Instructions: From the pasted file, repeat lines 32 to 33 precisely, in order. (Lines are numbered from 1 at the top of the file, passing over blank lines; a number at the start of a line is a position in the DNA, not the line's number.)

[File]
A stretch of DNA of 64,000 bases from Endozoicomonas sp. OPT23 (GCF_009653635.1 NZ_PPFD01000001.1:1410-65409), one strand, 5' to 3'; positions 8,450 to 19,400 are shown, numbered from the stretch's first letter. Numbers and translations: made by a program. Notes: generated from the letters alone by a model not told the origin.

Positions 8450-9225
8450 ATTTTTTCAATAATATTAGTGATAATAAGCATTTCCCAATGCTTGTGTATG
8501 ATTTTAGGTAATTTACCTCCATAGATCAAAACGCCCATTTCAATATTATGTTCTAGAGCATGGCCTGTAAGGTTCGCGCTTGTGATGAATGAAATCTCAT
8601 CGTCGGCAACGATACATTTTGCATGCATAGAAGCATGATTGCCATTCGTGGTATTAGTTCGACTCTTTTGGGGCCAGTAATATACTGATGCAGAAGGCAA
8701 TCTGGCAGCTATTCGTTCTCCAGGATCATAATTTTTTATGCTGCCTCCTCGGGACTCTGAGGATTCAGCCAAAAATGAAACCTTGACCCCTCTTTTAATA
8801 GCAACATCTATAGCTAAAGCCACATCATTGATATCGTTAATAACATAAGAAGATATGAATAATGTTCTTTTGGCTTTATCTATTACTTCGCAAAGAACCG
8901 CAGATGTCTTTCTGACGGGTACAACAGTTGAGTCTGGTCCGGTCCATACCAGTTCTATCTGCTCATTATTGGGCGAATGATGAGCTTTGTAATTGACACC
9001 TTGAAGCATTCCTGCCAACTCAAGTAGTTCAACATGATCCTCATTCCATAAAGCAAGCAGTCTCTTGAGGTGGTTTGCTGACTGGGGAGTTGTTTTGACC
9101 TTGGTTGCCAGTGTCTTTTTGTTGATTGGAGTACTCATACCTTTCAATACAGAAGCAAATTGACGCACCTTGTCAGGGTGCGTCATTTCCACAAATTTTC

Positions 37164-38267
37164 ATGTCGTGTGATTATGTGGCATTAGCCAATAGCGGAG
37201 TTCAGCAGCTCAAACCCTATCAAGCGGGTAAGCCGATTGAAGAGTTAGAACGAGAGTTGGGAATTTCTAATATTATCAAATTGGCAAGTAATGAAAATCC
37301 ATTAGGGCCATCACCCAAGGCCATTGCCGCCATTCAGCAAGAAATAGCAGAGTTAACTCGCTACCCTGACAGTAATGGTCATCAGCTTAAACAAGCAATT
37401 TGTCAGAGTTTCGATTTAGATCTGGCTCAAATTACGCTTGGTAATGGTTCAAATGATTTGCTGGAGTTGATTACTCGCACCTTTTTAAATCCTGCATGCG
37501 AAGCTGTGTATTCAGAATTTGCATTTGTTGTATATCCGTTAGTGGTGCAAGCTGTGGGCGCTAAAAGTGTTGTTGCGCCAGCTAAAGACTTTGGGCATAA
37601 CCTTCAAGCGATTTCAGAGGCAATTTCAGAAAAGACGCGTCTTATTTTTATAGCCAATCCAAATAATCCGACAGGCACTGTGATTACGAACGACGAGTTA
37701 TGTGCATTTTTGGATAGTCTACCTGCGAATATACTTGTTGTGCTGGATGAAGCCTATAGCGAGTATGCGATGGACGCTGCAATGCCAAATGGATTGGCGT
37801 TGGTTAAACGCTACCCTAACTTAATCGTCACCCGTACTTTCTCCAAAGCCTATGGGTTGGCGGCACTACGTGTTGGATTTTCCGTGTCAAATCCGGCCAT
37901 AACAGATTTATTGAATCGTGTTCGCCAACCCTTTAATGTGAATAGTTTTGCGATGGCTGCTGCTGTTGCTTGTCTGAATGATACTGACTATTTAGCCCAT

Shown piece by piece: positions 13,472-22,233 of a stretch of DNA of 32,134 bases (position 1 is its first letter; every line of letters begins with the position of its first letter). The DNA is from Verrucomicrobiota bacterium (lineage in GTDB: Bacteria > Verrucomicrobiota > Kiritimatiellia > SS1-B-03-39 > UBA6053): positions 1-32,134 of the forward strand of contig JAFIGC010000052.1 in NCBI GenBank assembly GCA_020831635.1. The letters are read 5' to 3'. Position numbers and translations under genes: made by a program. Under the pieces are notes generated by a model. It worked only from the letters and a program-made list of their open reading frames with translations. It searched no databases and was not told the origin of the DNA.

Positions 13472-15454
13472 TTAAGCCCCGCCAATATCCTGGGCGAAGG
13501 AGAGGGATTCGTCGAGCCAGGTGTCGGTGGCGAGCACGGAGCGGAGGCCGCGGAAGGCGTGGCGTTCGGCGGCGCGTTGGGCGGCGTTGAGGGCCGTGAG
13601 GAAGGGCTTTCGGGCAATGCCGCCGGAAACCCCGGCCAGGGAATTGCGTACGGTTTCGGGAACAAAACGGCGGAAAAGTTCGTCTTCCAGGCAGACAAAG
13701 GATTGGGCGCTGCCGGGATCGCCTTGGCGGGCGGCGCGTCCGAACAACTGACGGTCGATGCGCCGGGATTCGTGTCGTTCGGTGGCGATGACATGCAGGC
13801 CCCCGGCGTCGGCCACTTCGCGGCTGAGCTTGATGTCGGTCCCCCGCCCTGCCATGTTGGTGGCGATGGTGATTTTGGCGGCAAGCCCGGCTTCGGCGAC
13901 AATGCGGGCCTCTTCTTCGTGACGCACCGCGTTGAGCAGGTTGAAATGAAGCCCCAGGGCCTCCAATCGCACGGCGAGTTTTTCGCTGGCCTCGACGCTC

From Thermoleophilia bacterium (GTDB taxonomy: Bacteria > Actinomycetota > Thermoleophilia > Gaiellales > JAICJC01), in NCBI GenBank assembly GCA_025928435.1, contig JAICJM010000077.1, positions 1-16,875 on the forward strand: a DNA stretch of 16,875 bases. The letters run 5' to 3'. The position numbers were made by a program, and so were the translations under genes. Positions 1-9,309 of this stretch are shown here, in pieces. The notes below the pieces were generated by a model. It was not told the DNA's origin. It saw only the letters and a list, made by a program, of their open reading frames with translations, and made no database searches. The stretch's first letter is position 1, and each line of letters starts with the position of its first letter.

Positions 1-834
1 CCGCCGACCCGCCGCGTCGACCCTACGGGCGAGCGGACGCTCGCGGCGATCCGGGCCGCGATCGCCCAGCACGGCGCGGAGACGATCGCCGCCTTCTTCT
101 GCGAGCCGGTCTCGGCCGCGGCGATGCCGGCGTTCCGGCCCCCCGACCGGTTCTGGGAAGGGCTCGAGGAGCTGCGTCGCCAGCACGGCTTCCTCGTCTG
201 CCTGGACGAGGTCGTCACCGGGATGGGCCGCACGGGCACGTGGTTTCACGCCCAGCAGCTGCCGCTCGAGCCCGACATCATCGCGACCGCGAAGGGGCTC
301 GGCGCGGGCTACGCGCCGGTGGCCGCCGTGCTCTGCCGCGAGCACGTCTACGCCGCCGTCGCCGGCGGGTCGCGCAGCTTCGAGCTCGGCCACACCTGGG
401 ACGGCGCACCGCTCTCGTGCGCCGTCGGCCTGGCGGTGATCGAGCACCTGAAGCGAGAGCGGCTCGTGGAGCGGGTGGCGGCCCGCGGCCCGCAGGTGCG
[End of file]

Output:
101 GCGAGCCGGTCTCGGCCGCGGCGATGCCGGCGTTCCGGCCCCCCGACCGGTTCTGGGAAGGGCTCGAGGAGCTGCGTCGCCAGCACGGCTTCCTCGTCTG
201 CCTGGACGAGGTCGTCACCGGGATGGGCCGCACGGGCACGTGGTTTCACGCCCAGCAGCTGCCGCTCGAGCCCGACATCATCGCGACCGCGAAGGGGCTC